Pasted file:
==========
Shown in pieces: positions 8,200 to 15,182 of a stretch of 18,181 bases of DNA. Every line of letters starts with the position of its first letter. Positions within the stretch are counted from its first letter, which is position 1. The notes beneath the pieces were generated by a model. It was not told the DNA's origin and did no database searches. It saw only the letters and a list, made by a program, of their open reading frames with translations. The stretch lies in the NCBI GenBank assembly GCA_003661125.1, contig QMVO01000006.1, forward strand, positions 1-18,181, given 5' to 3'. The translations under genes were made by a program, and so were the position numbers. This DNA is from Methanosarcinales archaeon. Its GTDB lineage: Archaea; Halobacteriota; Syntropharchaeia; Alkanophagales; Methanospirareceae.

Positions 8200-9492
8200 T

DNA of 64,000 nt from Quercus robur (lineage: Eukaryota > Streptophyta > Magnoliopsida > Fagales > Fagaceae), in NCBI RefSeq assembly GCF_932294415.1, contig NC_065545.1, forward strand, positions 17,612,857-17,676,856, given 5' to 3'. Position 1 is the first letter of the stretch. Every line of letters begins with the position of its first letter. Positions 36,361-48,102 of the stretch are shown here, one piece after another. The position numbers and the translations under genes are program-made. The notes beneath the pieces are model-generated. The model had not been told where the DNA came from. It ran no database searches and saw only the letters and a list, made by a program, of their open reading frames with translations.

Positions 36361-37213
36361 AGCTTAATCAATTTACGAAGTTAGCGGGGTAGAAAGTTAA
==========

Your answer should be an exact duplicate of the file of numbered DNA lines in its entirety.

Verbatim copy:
Shown in pieces: positions 8,200 to 15,182 of a stretch of 18,181 bases of DNA. Every line of letters starts with the position of its first letter. Positions within the stretch are counted from its first letter, which is position 1. The notes beneath the pieces were generated by a model. It was not told the DNA's origin and did no database searches. It saw only the letters and a list, made by a program, of their open reading frames with translations. The stretch lies in the NCBI GenBank assembly GCA_003661125.1, contig QMVO01000006.1, forward strand, positions 1-18,181, given 5' to 3'. The translations under genes were made by a program, and so were the position numbers. This DNA is from Methanosarcinales archaeon. Its GTDB lineage: Archaea; Halobacteriota; Syntropharchaeia; Alkanophagales; Methanospirareceae.

Positions 8200-9492
8200 T

DNA of 64,000 nt from Quercus robur (lineage: Eukaryota > Streptophyta > Magnoliopsida > Fagales > Fagaceae), in NCBI RefSeq assembly GCF_932294415.1, contig NC_065545.1, forward strand, positions 17,612,857-17,676,856, given 5' to 3'. Position 1 is the first letter of the stretch. Every line of letters begins with the position of its first letter. Positions 36,361-48,102 of the stretch are shown here, one piece after another. The position numbers and the translations under genes are program-made. The notes beneath the pieces are model-generated. The model had not been told where the DNA came from. It ran no database searches and saw only the letters and a list, made by a program, of their open reading frames with translations.

Positions 36361-37213
36361 AGCTTAATCAATTTACGAAGTTAGCGGGGTAGAAAGTTAA